4. OVERSTIMULATED –A workout, household tasks, or a lively conversation with a friend, overstimulation is going to dump adrenaline into the system. This can result in a longer wind down period for your brain. Consider ways you can decrease stimuli before bed. If you have a crazy household with kids and laundry and general pandemonium, you may need to create a sacred space in your bedroom that is off limits to the rest of the household’s chaos. Consider the paint, the lighting, and the art. You might even make a rule that no technology, or anything that reminds you of the tasks of the day, are allowed in the room. Be assured; your brain picks up on that unfolded load of laundry in the corner.
  5. MAN’S BEST FRIEND – Many studies have concluded that sleeping with a dog or cat decreases your sleep quality by an average of 53%. You wake up more frequently, and so do they. Most animal trainers will agree, Man’s Best Friend is better in his own space, and so are you. If you have sleep issues at all and “Rufus” is sharing your sleep space, he is going to have to go. Dr. Mercola does a great job discussing how to transition your pet out of the room in this article.
  6. NOT DARK OR COOL – Here is something “cool,” our body produces more sleep-inducing hormones like Melatonin when it is working on rewarming from a cooled state. One of the best ways to get better sleep is to cool down the room significantly. As your body tries to re-warm under the covers, the drowsiness ensues. The same effect occurs with darkness. Don’t think you are fooling your body if you do a half job of making the room dark. Also, those cute little LED night lights slow Melatonin production, and so they are keeping you awake.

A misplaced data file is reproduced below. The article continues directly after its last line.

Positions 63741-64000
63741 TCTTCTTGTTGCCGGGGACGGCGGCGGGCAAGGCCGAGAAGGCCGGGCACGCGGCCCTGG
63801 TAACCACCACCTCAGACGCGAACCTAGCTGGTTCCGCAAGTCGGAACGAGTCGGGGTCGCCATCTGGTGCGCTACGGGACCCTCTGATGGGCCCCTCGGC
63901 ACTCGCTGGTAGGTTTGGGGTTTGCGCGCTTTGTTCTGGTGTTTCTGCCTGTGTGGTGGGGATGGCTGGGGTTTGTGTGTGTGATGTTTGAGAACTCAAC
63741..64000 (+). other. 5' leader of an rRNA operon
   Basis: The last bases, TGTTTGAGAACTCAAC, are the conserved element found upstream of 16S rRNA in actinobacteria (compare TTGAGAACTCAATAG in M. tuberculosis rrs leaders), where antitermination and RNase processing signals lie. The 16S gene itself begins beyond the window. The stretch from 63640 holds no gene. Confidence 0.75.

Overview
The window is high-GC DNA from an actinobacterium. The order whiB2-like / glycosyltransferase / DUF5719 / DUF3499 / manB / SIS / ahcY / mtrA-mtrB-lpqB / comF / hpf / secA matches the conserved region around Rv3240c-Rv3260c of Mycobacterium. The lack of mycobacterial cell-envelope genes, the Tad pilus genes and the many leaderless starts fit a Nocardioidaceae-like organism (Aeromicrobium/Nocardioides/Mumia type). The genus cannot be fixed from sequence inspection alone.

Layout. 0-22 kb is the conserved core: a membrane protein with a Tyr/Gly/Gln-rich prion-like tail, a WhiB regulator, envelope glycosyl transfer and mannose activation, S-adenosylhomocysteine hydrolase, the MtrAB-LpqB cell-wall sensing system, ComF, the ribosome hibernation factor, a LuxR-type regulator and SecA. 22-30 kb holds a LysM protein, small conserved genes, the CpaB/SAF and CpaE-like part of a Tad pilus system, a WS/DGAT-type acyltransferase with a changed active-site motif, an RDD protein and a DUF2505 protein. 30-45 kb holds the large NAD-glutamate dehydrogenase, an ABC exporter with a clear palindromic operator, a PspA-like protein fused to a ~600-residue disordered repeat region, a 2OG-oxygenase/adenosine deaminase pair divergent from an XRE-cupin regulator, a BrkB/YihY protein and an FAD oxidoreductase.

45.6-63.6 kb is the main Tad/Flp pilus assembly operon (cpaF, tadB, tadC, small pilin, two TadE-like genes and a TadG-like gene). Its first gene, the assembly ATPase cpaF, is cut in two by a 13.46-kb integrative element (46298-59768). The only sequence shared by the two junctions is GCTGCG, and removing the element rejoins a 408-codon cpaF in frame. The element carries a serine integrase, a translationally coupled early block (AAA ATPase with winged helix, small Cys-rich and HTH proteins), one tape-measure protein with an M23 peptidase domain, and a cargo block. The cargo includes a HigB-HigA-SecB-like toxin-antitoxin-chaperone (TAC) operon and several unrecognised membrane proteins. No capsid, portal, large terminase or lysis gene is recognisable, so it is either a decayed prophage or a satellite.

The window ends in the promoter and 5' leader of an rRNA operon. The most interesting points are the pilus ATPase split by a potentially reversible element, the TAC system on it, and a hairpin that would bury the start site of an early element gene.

7. INCONSISTENT BEDTIME – During pre-electricity days people went to bed at sundown and got up at sun-up. There was a deep consistency to their routine. No one was staying up until 2 AM in the morning on the weekend and then trying to force their bodies back into a schedule come Sunday night. The body is not designed to do well with this bio-cycle shifting. Remember our first point about routine? Your body craves consistency. Getting to bed at the same time and waking at the same time can be wondrous for your sleep hygiene.
  8. AYURVEDIC RULES –  Ayurvedic medicine believes that your body runs on 90-minute cycles. As the day advances, your body will get sleepy at a time that it wants you to head under the sheets. If the time is a time of day that is not appropriate for you to head to bed don’t worry, the cycle comes around again in 90 minutes. If you get sleepy at 6 PM, too early for most, then you can know that your predictably best bedtimes are 7:30, 9:00, and 10:30

Good quality sleep is more essential than just about any other health consideration. Neglect or ignore it and serious issues can ensue. Take the time to apply a few of the above recommendations to create your personal sleep cave, and you will be in the snore zone before you can count three sheep.

Resources:
https://www.medicaldaily.com/sharing-bed-mans-best-friend-costing-you-sleep-63-people-suffer-nightly-286898
https://healthypets.mercola.com/sites/healthypets/archive/2014/09/25/pets-in-the-bedroom-can-harm-your-sleep.aspx
https://www.health.harvard.edu/staying-healthy/blue-light-has-a-dark-side